Newly published recipes direct neural stem cell research
By Cynthia Fox
How do you make a neuron? Nowadays, that depends on how you like your neurons. Perhaps you're having problems expanding your neural stem cells (NSCs) to large numbers because after repeated passaging, they lose the phenotype or go into crisis. Read the June Nature Biotechnology, where National Institute of Neurological Disorders and Stroke neurobiologist Ron McKay offers a recipe for making dopaminergic and GABAnergic neurons from rat embryonic stem (ES) cells.1 Because they often proliferate more rapidly than NSCs, ES cells do much of your expansion work for you.
Out of ES cells? Make your own. This month in Current Biology, Stem Cell Sciences offers a recipe for making rejection-free, designer mouse ES cells out of somatic cells, via nuclear transfer.2 Or check out recipes in two journals last month for turning adult bone marrow stromal cell (BMSC) precursors into neurons,3 or any number of recent papers on committed progenitors, which do much of your differentiation work for you.
Or just sit back and watch. For the Food and Drug Administration recently approved one of the country's first NSC clinical trials. "There's going to be an explosion in stem cell therapy," neurosurgeon Michel Levesque of Cedars-Sinai Medical Center in Los Angeles has predicted.
Neuroscientists have been making neurons from neural precursors for years. Petri dishes worldwide have teemed with the sprawling, spidery things. "It's not crazy anymore to think we'll understand the molecular controls of neurogenesis," says Harvard University neurologist Jeffrey Macklis.
Lately, optimism has been fostered in part by Macklis' group, which showed that the neurons that researchers are creating may be making or facilitating functional connections. Many papers offer powerful preliminary evidence that NSC transplants are functional. For example, adult parkinsonian rats can regain function after receiving dopaminergic neurons created in vitro out of fetal rat neural precursors.4 Newborn mice whose neurons lack myelin sheaths stop shivering after transplanted immortalized newborn mouse NSCs form new oligodendrocytes.5
Lab coups occur daily. But it's been difficult to demonstrate that these are due to electrophysiological connections, not trophic factors. Adds University of California neurobiologist Hans Keirstead, "The greatest stem cell transplantation successes have been transplants into experimental models of demyelination. Such clean 'lesions' with intact axons and cells direct differentiation to glial cells, which repair the lesion. However, such an environment never exists in human disease."
In February, however, Macklis and Rockefeller University neuroscientists Constance Scharff and Fernando Nottebohm went a long way toward demonstrating that the brain is capable of being coaxed into functional regeneration. When they lesioned neurons that naturally turn over at very low levels in adult songbirds, the birds permanently stopped singing. But when they induced a slow, selective apoptosis similar to Alzheimer's degeneration, the birds eventually sang again. Labeling revealed that they had recruited a dramatic increase in neuronal replacement.6
In June, Macklis' group showed that neurons can even regenerate in the cortex, if endogenous precursors are exposed to the correct molecular signals. When the team initiated a slow apoptosis to specific projection neurons deep in cortical layer 6 of adult mice near endogenous stem cells, markers revealed the growth of new cortical neurons, some with axons reaching to the appropriate targets in the thalamus, suggesting a hook-up with damaged circuitry.7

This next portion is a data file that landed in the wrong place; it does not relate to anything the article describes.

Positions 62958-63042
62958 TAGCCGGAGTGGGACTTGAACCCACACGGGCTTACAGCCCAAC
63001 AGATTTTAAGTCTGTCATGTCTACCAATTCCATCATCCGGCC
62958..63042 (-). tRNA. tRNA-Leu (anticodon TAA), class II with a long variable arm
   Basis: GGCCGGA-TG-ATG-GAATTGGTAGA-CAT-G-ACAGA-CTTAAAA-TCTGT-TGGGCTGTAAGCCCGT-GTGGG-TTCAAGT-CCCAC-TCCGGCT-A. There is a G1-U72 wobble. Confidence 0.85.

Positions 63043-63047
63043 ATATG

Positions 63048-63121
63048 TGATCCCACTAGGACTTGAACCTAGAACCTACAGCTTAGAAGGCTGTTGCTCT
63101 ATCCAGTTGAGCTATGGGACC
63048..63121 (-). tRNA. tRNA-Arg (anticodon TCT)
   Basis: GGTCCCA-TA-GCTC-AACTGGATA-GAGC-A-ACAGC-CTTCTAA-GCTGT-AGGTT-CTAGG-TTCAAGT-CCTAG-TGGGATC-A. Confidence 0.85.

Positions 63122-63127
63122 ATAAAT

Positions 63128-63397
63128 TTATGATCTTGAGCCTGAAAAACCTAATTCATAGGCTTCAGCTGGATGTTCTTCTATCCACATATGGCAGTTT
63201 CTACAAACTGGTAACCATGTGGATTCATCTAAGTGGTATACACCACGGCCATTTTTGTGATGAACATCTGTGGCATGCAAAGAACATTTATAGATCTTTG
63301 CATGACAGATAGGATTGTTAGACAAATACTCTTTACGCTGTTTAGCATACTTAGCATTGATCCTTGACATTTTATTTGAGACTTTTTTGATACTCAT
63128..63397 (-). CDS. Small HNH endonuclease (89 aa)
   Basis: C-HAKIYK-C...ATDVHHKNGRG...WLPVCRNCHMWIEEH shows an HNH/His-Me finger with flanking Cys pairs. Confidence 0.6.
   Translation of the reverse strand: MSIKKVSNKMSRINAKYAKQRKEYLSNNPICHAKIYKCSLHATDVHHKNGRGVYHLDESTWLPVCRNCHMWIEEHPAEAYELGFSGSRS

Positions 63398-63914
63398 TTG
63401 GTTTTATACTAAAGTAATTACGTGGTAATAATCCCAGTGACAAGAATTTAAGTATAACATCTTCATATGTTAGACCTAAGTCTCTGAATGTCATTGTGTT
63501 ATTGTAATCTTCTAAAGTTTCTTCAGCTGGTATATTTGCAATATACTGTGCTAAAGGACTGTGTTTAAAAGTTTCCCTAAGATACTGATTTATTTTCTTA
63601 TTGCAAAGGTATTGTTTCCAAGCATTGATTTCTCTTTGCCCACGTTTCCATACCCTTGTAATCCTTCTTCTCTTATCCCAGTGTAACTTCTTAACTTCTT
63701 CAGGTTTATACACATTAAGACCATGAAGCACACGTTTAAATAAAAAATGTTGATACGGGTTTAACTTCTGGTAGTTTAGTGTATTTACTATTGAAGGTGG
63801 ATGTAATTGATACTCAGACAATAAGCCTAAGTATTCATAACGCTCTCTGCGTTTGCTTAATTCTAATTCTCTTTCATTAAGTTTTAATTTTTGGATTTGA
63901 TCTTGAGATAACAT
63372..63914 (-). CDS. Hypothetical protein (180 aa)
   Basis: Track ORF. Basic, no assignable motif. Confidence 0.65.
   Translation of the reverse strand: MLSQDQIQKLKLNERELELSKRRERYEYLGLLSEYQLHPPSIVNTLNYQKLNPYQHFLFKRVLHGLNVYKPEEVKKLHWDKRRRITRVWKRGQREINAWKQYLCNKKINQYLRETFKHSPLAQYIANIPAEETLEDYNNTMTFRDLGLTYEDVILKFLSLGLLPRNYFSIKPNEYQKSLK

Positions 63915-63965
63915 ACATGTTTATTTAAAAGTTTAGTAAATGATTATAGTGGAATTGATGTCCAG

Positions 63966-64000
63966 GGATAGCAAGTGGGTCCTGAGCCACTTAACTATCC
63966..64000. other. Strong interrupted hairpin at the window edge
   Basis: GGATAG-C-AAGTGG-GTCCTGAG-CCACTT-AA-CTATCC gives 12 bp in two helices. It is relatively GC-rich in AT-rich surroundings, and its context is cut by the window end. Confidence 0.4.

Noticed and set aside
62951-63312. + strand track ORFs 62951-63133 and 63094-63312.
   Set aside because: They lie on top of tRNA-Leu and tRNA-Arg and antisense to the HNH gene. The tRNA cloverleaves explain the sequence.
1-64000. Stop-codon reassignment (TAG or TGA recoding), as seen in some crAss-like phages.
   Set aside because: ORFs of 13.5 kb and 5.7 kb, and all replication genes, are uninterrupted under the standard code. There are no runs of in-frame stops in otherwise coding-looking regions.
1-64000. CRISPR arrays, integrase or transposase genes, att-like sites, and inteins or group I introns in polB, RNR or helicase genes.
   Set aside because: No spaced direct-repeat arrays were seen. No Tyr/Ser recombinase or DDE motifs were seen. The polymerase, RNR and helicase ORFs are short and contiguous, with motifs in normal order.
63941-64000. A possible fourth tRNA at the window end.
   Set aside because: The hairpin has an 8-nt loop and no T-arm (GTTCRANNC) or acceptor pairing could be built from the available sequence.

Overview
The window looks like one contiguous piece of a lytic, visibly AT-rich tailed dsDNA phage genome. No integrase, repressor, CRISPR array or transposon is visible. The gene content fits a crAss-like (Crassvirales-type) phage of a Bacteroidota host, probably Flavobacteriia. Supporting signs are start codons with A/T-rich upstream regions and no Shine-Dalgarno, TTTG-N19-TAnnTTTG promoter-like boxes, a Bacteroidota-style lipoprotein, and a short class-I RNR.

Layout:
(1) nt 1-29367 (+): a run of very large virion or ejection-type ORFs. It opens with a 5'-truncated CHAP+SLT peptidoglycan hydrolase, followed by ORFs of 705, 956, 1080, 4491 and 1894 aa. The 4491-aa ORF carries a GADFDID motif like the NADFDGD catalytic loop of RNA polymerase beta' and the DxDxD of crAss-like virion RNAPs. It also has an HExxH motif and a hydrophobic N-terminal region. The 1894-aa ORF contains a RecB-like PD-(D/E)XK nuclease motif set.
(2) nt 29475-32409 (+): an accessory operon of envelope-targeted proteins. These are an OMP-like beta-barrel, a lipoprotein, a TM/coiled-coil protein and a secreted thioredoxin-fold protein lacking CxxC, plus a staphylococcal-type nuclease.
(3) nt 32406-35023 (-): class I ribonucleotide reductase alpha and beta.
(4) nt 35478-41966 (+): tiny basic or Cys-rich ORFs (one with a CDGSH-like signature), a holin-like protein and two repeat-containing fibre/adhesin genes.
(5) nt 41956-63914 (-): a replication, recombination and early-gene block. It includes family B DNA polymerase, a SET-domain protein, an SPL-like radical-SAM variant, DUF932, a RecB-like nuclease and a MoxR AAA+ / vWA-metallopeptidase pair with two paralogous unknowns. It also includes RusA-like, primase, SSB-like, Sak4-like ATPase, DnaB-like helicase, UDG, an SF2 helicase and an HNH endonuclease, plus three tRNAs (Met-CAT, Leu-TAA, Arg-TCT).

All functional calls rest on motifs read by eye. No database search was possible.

The Big Question
Still, says Macklis, "There are many molecular steps involved, and we're applying these all at once, not under individual control. We're not doing it perfectly. It will take a while to more fully understand the critical signals involved." But while fetal cells presently seem more flexible, the fact that adult and fetal NSCs can respond to similar cues has "massive implications. We don't have to start over in the adult brain," says McKay. So the big question is often asked: How well to understand NSCs before using them?
Certainly, no one knows if they have the NSC yet. Many cells seem to meet basic requirements: the ability to self-renew and differentiate into neurons, astrocytes, and oligodendrocytes. But the cortex alone contains hundreds of neuron types. Which cell makes all? Also, the cells are often cocultured, so it's hard to gauge which ones self-renew. And no unique markers are known. A National Institutes of Health panel is devising a group of markers--and lack thereof--that may suffice. Not until all markers are in can researchers decide, for example, if the BMSCs in recent experiments are true BMSCs, or rare wandering ES-like cells. If the cells are BMSCs and form true neurons, their accessibility makes them a jackpot for neurologists.
Furthermore, while neurons overrun petri dishes, the brain can have other ideas. "We run into a major problem when we transplant stem cells in vivo," says Keirstead. "The CNS [central nervous system] dictates the fate of transplanted stem cell populations. The researcher does not. The Parkinson's and Alzheimer's fields will tell you that whatever stem cell population you put into a CNS lesion, it always generates glial cells." Others note that no one has published the perfect recipe for dopaminergic neurons--a Holy Grail for some--from adult NSCs, key if a new funding ban on embryo work is levied.
But many are getting greater neuron yields in vivo by tirelessly altering growth-factor doses, cell-to-cell contact, and cell sources. Others pursue ES work like McKay's, which Keirstead calls "a terrific example of modifying tissue culture conditions in subtle and sequential steps to increase amplification and direct differentiation." Still others turn to committed progenitors, the NSCs' more differentiated daughters. "We can get around our ignorance by transplanting predifferentiated cell populations," says Keirstead. "That field will have a very bright future." As things stand, such cells in vivo may retain the phenotype better and may expand and migrate more easily. "The implications are huge," says University of Utah neurobiologist Mahendra Rao.
How to Avoid Mutation Accumulation?
A nagging concern is that many cancers spring from stem or progenitor cells whose DNA has mutated.8 Because these cells make up the bulk of the body's dividing cells, they are likely to fall prey to DNA replication errors, which cause mutation. Two to six mutations may turn a cell malignant.